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"Characterization of RPR1, an essential gene encoding the RNA component of Saccharomyces cerevisiae nuclear RNase P."

Lee JY, Rohlman CE, Molony LA, Engelke DR

Published 1991-01-01 in Mol Cell Biol volume 11 .

Pubmed ID: 1990278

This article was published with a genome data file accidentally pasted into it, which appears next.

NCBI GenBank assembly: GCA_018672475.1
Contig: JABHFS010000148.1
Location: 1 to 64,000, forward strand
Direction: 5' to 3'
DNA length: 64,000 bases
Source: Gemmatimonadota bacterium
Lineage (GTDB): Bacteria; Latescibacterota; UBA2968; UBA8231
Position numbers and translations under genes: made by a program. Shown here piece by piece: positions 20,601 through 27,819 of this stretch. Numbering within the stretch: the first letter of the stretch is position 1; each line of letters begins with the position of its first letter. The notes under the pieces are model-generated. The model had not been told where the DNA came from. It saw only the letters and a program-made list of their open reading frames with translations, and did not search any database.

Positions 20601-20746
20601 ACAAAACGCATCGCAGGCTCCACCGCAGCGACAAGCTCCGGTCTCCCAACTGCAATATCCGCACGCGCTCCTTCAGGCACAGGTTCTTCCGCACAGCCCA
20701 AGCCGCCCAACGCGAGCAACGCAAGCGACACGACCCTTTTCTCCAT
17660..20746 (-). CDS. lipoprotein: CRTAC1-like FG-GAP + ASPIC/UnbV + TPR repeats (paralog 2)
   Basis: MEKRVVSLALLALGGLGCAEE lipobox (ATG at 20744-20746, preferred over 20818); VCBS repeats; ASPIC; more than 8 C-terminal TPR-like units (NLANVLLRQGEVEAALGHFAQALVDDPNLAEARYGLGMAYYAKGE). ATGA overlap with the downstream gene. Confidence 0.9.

RNA components have been identified in preparations of RNase P from a number of eucaryotic sources, but final proof that these RNAs are true RNase P subunits has been elusive because the eucaryotic RNAs, unlike the procaryotic RNase P ribozymes, have not been shown to have catalytic activity in the absence of protein. We previously identified such an RNA component in Saccharomyces cerevisiae nuclear RNase P preparations and have now characterized the corresponding, chromosomal gene, called RPR1 (RNase P ribonucleoprotein 1). Gene disruption experiments showed RPR1 to be single copy and essential. Characterization of the gene region located RPR1 600 bp downstream of the URA3 coding region on chromosome V. We have sequenced 400 bp upstream and 550 bp downstream of the region encoding the major 369-nucleotide RPR1 RNA. The presence of less abundant, potential precursor RNAs with an extra 84 nucleotides of 5' leader and up to 30 nucleotides of 3' trailing sequences suggests that the primary RPR1 transcript is subjected to multiple processing steps to obtain the 369-nucleotide form. Complementation of RPR1-disrupted haploids with one variant of RPR1 gave a slow-growth and temperature-sensitive phenotype. This strain accumulates tRNA precursors that lack the 5' end maturation performed by RNase P, providing direct evidence that RPR1 RNA is an essential component of this enzyme.

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